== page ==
Annatto — an orange dye from Southern America
Asafetida — a spice calleddevil’s dung
Basil — bears its royal name with good reason
Bay Leaf — a classic spice in Europe and elsewhere
Bear’s Garlic — a quiet tip for connoisseurs
Black Cardamom — smoky capsules from the Himalaya
Black Cumin — exclusive taste for the Emperor of India
Black Mustard — from Dijon (France) to Goa (India)
Black Pepper — without doubt, the king of spices
Blue Fenugreek — the spice of the Alpes
Boldo — a quiet tip for experts
Borage — the herb with cucumber scent
Capers — the spicy bud
Caraway — the taste of the Alps
Cardamom — the spice behind the Bedouins’ coffee
Celery — seen as a bad omen in ancient Rome
Chameleon plant — like a strange mixture of lemon, orange and ginger
Chaste Tree — a would-be aphrodisiac
Chervil — a token of good French cookery
Chile — fiery pungency for the whole globe
Chinese Cinnamon (Cassia) — the first cinnamon variety in the West
Chives — a decoration with a delicate flavour
Cicely — a sweet flavour from Northern Europe
Cloves — a prized commodity from the colonial Dutch spice islands
Coconut — the most versatile of all tropic ingredients
Coriander — a fruits and a herb like day and night
Cress — refreshing pungency
Cubeb Pepper — bitter and pungent grains nearly forgotten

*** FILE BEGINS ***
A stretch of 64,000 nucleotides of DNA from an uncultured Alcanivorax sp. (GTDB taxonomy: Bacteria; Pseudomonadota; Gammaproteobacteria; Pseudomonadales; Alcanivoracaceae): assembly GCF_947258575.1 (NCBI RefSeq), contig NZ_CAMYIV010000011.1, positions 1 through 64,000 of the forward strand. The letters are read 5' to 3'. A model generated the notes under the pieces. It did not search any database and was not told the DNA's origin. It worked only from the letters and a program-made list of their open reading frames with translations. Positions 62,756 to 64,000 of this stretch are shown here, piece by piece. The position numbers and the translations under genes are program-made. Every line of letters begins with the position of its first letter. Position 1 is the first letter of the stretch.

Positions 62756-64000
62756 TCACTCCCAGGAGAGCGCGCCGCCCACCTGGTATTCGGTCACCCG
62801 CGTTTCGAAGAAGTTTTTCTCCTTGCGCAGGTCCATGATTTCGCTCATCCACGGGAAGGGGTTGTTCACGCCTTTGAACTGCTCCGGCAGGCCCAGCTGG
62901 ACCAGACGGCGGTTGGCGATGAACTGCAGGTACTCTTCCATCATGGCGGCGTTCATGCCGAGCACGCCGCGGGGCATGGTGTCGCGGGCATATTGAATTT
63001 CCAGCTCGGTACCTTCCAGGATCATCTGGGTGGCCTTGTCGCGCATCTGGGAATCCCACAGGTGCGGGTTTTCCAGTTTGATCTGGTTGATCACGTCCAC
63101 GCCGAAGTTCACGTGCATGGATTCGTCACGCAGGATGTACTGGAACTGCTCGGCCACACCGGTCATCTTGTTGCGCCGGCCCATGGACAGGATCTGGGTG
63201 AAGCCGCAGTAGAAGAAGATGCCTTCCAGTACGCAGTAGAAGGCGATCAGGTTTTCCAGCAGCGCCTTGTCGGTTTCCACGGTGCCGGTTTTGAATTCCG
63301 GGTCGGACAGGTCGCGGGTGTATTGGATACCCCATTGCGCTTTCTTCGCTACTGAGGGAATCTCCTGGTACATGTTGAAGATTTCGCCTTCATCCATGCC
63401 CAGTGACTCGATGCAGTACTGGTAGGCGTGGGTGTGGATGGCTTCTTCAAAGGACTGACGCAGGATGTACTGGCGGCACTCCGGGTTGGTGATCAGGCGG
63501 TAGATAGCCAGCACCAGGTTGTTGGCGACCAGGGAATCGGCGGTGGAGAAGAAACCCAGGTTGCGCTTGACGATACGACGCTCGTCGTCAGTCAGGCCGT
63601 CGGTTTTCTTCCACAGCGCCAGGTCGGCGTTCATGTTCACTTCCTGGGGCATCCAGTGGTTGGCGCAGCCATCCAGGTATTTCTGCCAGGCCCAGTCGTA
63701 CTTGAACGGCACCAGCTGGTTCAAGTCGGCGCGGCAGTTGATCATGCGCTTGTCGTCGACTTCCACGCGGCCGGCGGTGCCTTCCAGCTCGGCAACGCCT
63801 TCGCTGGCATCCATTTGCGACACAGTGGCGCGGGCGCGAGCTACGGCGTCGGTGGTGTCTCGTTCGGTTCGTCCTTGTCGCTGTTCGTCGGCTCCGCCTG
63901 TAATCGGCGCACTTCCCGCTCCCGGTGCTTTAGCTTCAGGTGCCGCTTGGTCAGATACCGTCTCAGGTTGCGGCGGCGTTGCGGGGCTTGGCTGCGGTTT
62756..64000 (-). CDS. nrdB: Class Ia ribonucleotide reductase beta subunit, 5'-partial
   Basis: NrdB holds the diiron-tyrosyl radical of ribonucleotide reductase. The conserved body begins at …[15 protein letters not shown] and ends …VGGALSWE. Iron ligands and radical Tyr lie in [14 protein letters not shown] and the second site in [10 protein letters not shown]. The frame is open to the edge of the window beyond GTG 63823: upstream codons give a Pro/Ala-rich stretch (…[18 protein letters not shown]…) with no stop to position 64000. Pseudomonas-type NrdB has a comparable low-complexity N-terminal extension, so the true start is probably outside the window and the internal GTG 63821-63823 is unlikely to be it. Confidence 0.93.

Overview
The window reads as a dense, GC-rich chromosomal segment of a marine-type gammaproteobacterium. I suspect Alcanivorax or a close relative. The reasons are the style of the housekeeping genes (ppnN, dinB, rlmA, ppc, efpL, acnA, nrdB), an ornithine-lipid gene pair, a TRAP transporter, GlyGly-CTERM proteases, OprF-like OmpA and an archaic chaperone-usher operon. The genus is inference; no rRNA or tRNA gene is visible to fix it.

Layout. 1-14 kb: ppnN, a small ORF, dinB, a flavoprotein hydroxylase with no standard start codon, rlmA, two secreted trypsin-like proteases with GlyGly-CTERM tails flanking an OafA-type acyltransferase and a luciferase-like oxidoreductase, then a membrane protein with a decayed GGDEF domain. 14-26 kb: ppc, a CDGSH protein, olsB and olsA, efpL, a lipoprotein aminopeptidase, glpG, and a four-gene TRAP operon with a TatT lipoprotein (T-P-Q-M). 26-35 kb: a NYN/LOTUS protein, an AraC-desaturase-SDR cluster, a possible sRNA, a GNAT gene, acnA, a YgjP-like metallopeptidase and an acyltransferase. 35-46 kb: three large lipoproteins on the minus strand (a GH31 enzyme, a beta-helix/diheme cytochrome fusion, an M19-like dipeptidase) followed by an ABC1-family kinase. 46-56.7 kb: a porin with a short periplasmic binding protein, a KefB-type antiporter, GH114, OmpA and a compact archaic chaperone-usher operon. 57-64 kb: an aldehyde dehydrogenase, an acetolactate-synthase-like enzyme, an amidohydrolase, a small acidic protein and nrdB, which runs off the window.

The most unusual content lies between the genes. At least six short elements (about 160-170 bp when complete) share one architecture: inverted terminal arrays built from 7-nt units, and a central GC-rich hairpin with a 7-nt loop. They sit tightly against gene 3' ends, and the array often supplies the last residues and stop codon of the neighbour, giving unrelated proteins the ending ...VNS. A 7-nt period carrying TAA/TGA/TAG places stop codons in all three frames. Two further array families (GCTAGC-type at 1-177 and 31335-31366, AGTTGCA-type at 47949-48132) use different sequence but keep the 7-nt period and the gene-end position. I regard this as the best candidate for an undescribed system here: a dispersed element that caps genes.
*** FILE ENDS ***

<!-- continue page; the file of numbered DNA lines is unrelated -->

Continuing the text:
Cumin — the soul of Indian cookery
Curry Leaf — a well-known name for an unknown spice
Dill — more applications than just cucumber stew
Epazote — the Mayas’ spice
Fennel — a sweet flavour for spicy dishes
Fenugreek — a bitter classic
Fingerroot — Thai cuisine’ssecret weapon
Galanga — a taste as exotic as the Far East
Gale — the beer spice of the Middle Ages
Garlic — loved by some, hated by some others
Ginger — loved for pungency and fragrance
Grains of Paradise — peppery grains from Africa’s West Coast
Horseradish — Nature’s lachrymatory agent
Hyssop — blue flowers, aromatic fragrance and bitter taste
Indian Bay-leaf — aromatic leaves from Northern India
Indonesian Bay-Leaf — the flavour of Bali
Indonesian Cinnamon — grown and exported, but hardly ever used
Juniper — Gin and fermented cabbage
Kaffir Lime — harsh lemon fragrance for Thailand’s kitchens
Lavender — the fragrance of Provence
Lemon Balm — bees’ food and lemon aroma
Lemon Grass — refreshing citrus odour from South East Asia’s cooking pots
Lemon Myrtle — a fragrance more like lemon than lemon
Lemon verbena — leaves with lemon fragrance from South America
Lemon — the most important souring agent
Lesser Galangale — the mysterious flavouring of Indonesia
Licorice — a medical plant with culinary applications
Lime — the tropical relative of lemon